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China says death penalty system improved

The Supreme People's Court (SPC) building.
by Staff Writers
Beijing (AFP) March 10, 2008
Use of the death penalty has been checked in China since the top court began reviewing capital cases, the chief justice said Monday, but he withheld data on executions, which remain a state secret.

State-run Xinhua news agency quoted Xiao Yang, president of the Supreme People's Court (SPC), as saying "very few" death sentences had been handed down.

"The SPC has been working to ensure that capital punishment only applies to the very few number of felons who committed extremely serious, atrocious crimes that lead to grave social consequences," Xiao said in his annual report to the National People's Congress, according to Xinhua.

China does not reveal figures on executions but international rights group Amnesty International has said previously that more people are executed in China each year than in the rest of the world combined.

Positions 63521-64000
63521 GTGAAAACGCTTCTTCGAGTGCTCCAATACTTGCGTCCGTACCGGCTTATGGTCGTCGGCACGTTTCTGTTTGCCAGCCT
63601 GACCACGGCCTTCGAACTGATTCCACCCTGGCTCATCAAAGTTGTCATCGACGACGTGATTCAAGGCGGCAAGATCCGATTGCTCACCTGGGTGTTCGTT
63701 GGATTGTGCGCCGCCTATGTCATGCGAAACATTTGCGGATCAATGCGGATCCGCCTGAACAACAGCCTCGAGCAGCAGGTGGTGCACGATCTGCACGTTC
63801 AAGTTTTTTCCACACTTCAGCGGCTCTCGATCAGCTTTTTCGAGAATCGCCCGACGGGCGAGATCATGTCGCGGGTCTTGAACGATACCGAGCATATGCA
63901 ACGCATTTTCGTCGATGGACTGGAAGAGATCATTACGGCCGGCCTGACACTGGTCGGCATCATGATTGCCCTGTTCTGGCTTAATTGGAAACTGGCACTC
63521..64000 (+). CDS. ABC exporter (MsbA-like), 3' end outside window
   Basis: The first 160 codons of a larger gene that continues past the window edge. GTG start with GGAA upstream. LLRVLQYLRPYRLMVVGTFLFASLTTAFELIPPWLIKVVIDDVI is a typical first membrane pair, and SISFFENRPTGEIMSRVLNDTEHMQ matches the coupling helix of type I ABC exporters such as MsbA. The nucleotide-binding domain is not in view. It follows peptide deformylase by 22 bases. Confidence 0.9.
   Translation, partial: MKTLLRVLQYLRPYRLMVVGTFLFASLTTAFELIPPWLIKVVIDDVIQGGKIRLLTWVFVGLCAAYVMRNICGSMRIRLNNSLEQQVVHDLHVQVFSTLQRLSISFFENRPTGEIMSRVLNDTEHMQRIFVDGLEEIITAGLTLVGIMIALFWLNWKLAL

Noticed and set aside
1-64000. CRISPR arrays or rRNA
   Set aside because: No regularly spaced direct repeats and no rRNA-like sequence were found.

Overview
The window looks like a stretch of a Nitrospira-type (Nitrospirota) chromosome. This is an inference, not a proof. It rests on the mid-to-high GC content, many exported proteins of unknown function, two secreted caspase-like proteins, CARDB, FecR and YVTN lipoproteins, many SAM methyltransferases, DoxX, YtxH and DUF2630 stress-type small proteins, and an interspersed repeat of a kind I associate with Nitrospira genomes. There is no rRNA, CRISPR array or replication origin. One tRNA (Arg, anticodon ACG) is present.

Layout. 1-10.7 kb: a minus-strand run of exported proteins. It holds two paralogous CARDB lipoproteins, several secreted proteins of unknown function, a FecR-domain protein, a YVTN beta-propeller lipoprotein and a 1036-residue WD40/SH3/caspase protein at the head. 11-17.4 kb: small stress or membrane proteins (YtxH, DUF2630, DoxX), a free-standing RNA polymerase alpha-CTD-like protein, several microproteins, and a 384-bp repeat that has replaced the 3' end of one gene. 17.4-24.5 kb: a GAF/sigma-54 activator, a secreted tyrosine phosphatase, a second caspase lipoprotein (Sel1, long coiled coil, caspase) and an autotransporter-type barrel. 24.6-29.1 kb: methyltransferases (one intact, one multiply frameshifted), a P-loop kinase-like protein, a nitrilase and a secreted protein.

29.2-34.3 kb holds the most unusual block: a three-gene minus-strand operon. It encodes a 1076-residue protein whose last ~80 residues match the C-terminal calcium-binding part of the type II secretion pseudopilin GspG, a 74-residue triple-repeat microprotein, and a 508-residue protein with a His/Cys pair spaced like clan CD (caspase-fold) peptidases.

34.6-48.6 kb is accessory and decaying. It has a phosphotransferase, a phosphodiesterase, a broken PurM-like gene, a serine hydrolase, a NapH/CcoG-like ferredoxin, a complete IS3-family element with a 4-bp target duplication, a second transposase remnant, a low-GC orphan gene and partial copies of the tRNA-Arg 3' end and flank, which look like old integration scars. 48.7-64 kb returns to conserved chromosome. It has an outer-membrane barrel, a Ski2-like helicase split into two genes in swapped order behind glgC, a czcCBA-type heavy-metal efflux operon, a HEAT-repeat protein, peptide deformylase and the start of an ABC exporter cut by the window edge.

On Saturday, the Beijing Morning Post quoted senior SPC judge Huang Ermei as saying the court rejected 15 percent of all death sentences meted out by lower courts in 2007.

The reversals came after the SPC, the highest court in the land, took back the power to review all such cases in January 2007.

Huang cited a lack of evidence, miscarriages of justice and illegal court procedures as causing the reversed verdicts, but provided no other details.

Amnesty International has said at least 1,010 people were executed in China in 2006, according to publicly reported executions, out of a global total of 1,591.

But it said as many as 8,000 people may have been executed in China that year.

Rozi Ismail, president of the higher people's court of the northwestern Xinjiang region, was quoted as telling Xinhua that immediate executions after sentences in the region last year were half the 2006 totals.

No other figures were given.

China maintains the death penalty is needed as a strong deterrent against burgeoning crime.

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China to stick with one-child policy
Beijing (AFP) March 10, 2008
China will keep its controversial one-child policy unchanged for at least 10 years, the country's family planning chief was quoted as saying Monday, amid a government debate over easing the controls.

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